• That’s one of the main reasons I don’t write much — I don’t have that much to say. As I’m around eggheads a lot, I see what happens when you don’t have anything to say, but are forced to say it often and at great length (publish or perish!). It actually takes a lot of practice to blather on in academese…

        • As one of the most astute commenters here, Mr – or should I say Professor – Severian, I wish you’d write more.

          Personally, I gave up any thought of writing years ago, because of the internet, and particularly the blogosphere. The natural question was this: Do I have anything to add?

          No. Anything worth saying has already been said, and it’s all out there, among the blog posts and the comment spawn that attach to them like barnacles; a long comment thread at Unz Review is a nightly education for me…

          • Thanks for saying so, but I’m mostly reactive – I have a few thoughts about what much more creative thinkers have to say. I manage maybe a blog post a week (and of them, not too many are original). I have no idea how Z Man manages such consistent output, yet alone such consistently high quality output.

          • My best friend is the chairman of a university math department, whose research interest is, to put it casually, arcane; he has cut a path of his own that makes him one of the celebrities of said research interest; his colleagues in this specialty are to be found all over the world – all twenty of them, to be generous.

            When it comes to general reflections on the state of society or the drift of the age, my friend has nothing to say; his political awareness is informed by voting for Democrats because that’s what people do, and a few Michael Moore films.

            I love the guy, but he simply has no time for general public issues. He’s too busy running a department and hammering out research. He reminds me of the guy in Orwell’s prewar novel ‘Coming Up for Air’, whose interest in history stops with the sack of Rome in 410.

      • One of my heroes is Thomas Hobbes, because – and only because – he wrote ‘Leviathan’ when he was about 60.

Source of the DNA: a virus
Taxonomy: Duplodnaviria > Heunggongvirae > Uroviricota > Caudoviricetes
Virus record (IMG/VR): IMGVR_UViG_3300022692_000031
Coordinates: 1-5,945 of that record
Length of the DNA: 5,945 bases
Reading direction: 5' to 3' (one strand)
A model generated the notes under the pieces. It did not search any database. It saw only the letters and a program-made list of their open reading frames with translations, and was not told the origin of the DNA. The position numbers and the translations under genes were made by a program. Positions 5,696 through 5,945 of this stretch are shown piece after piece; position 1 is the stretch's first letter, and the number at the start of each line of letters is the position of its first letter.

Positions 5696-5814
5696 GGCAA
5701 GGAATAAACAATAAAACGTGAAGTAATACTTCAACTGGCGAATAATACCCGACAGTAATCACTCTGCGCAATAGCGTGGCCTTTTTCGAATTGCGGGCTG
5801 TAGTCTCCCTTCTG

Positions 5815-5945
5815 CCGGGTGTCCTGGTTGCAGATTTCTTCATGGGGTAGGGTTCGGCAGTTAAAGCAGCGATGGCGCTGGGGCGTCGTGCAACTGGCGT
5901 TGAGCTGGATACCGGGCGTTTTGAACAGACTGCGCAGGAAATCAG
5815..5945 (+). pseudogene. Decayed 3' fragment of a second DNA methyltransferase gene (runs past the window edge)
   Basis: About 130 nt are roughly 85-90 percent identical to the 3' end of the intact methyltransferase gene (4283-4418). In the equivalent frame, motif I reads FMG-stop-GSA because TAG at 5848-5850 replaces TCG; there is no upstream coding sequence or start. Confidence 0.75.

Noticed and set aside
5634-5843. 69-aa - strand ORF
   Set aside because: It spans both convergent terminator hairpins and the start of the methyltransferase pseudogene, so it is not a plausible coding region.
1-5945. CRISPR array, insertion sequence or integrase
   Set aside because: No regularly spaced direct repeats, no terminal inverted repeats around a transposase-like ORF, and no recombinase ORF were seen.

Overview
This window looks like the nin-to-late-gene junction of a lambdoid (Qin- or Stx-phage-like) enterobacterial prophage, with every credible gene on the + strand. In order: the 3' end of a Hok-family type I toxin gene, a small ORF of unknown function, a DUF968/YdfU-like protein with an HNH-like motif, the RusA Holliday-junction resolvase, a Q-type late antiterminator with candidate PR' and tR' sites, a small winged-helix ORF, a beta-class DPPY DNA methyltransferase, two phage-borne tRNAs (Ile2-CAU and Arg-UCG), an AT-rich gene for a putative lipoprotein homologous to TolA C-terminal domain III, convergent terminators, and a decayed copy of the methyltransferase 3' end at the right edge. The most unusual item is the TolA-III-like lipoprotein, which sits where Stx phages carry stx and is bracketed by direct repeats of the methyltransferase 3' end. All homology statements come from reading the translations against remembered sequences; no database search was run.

That’s pushing the limit of a man’s creative phase, like a career woman having her first child at 45.

        Sophocles wrote important plays into his eighties. So, one still hopes.

  23. People just need to get to the point these days.
    Even the most nuanced of subjects can be summarized followed by supporting information.
    A kicker at the end that makes for an interesting turn, but does not contradict the initial premise makes things a little more interesting.

    That’s the way people have to write in order to keep attention these days, and you’ve done it.

    • I know my patience for dancing around an issue has declined over the years. Part of it is the mass media. Part of it is the many distractions of life. I think a bit part of it is how we prioritize knowledge has changed. Before the internet, remembering passages from books was an important part of being smart. Today, knowing where to find the passage is the important thing. Our social intelligence is more of a metadata layer, rather than a database of information.

      • My friends who have middle school aged kids have all testified that it’s nigh impossible to get them to actually learn facts. What’s the point? They carry around every fact in their pocket. All they really need to know is how to find them. Some ancient civilization had a saying “to write down is to forget.”

        That’s my pet solution to the Fermi paradox. All knowledge gets transferred to the cloud. Then something bad happens to the cloud, and because no one knows anything anymore, civilization collapses.

        • I don’t bother remembering many facts now either, but that’s not much of a change for me. Why remember how many feet are in a mile when you can look it up in any book? I’m notorious for not remember street names. I know the street I live on, but the streets around me? No idea.

          • What if one applies this approach to playing a tune on the piano without the sheet music?

            Some pianists have an ear that enables them to reproduce a tune without any assistance from sheet music. The vast majority of piano players do not have that ability, including me.

            However, I have memorized, through practice, hundreds of pop / rock and show tunes. Thus, if called upon, I can play those songs without having the sheet music in front of me.

            Just as there are some lawyers who need to constantly refer to their notes or tech gadgets while arguing a motion, others, like me, spend the time to have a command of the subject matter so that there is no need to be looking down at paper or technology.

            The same principle applies to delivering a lecture or a speech. There are some orators who can deliver the goods without stumbling and fumbling while looking at notes and there are others (hello Obama and Ronnie Ray-gun) who need to have a teleprompter.

            I think that there is a correlation between memorization and mastery.

            I also think that there is a correlation between memorization and improvisation. The more one memorizes, practices, etc, the better able one is to extemporize and improvise.